As a woman, I was drawn in by Ms. Chevalier’s warm and intelligent portrait of this most grounded of women.  Mary Anning never tried to be more than what she was, a beach comber of incredible instinct who could see in the stone things other people missed.  She wanted credit for her abilities and chafed at the attempts of those better educated and more renowned to claim her findings as their own or attempt to deny the veracity of her creatures.

In addition to Mary’s own story, a good deal of information regarding many famous men of the time, such as the geologist William Buckland, with whom she developed a special friendship, is shared.  Also prominently featured in the novel is Elizabeth Philpot, a local spinster who was frequently known to be in Mary’s company as she hunted along the coast of Lyme Regis, and was herself a competent hunter and collector.  The biographies of these people are solidly placed in the historical context of rapidly evolving scientific thought and discovery and the ensuing upheaval within the religious community as long-held doctrines began to be brought into question.
I listened to the audio, and while the audio was not at all bad, I really wish that I had read this one in print form, so as to fully experience the lovely descriptions of the English coastal area in which it is set.  Whether you choose the audio or the print version you will not be disappointed-this is sure to be one of my top fiction books of the year.


Using dual narrators, Peter Carey deftly portrays America, and to a lesser extent France and England, in the time frame following the French Revolution.
Our first narrator, is Olivier de Garmont, who by necessity engendered from his standing as a French aristocrat, must vacate France.  To avoid political censure and create a face-saving reason for running away, it is decided that he will travel to America and write a book, supposedly for the French government, on the prison system in the New World.  Olivier’s character is loosely based on Alexis de Tocqueville and his writing of Democracy in America.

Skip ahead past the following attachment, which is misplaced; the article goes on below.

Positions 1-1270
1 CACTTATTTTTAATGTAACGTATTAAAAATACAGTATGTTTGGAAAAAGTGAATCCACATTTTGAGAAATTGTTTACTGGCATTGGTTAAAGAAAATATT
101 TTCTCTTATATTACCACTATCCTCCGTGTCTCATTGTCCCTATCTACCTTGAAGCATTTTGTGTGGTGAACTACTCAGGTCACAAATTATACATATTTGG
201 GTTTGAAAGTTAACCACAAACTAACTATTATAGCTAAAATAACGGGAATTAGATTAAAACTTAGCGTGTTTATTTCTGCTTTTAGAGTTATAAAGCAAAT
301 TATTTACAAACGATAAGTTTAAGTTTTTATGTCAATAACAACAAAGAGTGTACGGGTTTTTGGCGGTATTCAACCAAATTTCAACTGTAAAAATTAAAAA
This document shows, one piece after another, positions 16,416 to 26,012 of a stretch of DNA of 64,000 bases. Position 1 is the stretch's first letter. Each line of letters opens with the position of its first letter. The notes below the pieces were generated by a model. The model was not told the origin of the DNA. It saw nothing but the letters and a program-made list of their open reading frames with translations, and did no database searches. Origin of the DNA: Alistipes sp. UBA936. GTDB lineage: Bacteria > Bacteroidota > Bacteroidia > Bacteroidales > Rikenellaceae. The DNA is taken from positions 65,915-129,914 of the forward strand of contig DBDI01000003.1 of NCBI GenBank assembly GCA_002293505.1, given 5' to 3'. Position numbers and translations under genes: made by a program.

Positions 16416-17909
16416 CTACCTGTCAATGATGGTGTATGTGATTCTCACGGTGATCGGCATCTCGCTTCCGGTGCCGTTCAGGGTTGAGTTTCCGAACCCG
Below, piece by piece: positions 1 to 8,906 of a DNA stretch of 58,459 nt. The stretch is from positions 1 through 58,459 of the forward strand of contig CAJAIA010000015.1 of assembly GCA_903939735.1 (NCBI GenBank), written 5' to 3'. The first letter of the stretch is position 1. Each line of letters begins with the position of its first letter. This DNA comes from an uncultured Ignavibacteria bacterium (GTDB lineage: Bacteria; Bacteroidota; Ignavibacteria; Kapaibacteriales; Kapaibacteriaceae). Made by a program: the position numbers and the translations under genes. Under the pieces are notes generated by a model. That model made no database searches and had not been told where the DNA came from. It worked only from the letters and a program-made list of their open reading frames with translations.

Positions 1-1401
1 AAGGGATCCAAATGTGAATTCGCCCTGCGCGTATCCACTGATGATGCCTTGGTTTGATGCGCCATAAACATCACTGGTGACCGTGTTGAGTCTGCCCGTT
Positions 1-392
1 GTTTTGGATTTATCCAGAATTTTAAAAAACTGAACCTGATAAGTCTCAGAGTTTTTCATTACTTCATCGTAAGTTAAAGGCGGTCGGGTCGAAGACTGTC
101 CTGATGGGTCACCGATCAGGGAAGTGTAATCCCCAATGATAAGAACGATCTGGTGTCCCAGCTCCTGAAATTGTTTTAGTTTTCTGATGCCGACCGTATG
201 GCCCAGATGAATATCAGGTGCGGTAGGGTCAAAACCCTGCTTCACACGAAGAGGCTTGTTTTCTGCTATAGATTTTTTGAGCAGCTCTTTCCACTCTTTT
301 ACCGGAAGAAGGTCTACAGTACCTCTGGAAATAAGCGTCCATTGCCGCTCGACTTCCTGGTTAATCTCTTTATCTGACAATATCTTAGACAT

Through various machinations of plot our other narrator, John “Parrot” Larrit, a poor Englishman of humble beginnings, finds himself thrown into the position of servant to Olivier and on his way to America as well.
By turns humorous, enlightening, touching, and gripping, Mr. Carey’s novel is an intricately complex page-turner of the very best sort.  A portrait of the social culture of the America of the age is gently unfolded as the pampered, old world aristocrat and the down-trodden servant begin to equalize in matters of intellect, patriotism, cunning, respect, love and friendship. 
The audio, put out by Blackstone and narrated by Humphrey Bower, will without a doubt be my number one audio for 2011.  Given that this year I have listened to far more books than I have read in print, that is quite high praise.  Mr. Bower so perfectly captures the accent and persona of both characters that I was surprised to realize that the book, which uses the format of alternating chapters being narrated from the viewpoint of each character in turn, did not use two different actors, one for each voice.
I absolutely loved this novel.  It has everything a reader could wish for in a good work of historical fiction in terms of research smoothly intertwined within the plot, compelling characters (both from history and Mr. Carey’s imagination), and vivid prose that drew me in whether the topic was of a personal or societal nature.  Whether you choose to listen to Humphrey Bower’s masterful performance or let Peter Carey’s words speak for themselves, this is an absolute must read.